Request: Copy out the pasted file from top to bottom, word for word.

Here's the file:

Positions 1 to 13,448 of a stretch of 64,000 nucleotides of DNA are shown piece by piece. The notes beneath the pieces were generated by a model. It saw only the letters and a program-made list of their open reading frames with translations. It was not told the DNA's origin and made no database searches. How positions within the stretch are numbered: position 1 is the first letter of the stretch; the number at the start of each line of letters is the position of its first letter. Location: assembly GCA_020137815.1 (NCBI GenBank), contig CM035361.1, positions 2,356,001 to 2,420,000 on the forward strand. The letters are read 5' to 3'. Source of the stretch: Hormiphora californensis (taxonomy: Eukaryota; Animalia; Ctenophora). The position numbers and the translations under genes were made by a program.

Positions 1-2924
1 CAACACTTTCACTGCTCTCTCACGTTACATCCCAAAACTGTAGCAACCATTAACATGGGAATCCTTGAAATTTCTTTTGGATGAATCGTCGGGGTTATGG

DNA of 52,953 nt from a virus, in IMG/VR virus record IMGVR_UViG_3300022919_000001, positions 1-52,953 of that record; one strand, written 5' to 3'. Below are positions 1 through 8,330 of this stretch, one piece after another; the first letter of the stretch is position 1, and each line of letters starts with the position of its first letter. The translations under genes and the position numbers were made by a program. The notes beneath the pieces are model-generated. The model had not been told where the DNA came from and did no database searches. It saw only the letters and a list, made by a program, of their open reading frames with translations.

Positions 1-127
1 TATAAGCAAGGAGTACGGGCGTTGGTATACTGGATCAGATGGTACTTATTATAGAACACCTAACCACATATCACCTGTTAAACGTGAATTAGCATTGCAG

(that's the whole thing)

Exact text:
Positions 1 to 13,448 of a stretch of 64,000 nucleotides of DNA are shown piece by piece. The notes beneath the pieces were generated by a model. It saw only the letters and a program-made list of their open reading frames with translations. It was not told the DNA's origin and made no database searches. How positions within the stretch are numbered: position 1 is the first letter of the stretch; the number at the start of each line of letters is the position of its first letter. Location: assembly GCA_020137815.1 (NCBI GenBank), contig CM035361.1, positions 2,356,001 to 2,420,000 on the forward strand. The letters are read 5' to 3'. Source of the stretch: Hormiphora californensis (taxonomy: Eukaryota; Animalia; Ctenophora). The position numbers and the translations under genes were made by a program.

Positions 1-2924
1 CAACACTTTCACTGCTCTCTCACGTTACATCCCAAAACTGTAGCAACCATTAACATGGGAATCCTTGAAATTTCTTTTGGATGAATCGTCGGGGTTATGG

DNA of 52,953 nt from a virus, in IMG/VR virus record IMGVR_UViG_3300022919_000001, positions 1-52,953 of that record; one strand, written 5' to 3'. Below are positions 1 through 8,330 of this stretch, one piece after another; the first letter of the stretch is position 1, and each line of letters starts with the position of its first letter. The translations under genes and the position numbers were made by a program. The notes beneath the pieces are model-generated. The model had not been told where the DNA came from and did no database searches. It saw only the letters and a list, made by a program, of their open reading frames with translations.

Positions 1-127
1 TATAAGCAAGGAGTACGGGCGTTGGTATACTGGATCAGATGGTACTTATTATAGAACACCTAACCACATATCACCTGTTAAACGTGAATTAGCATTGCAG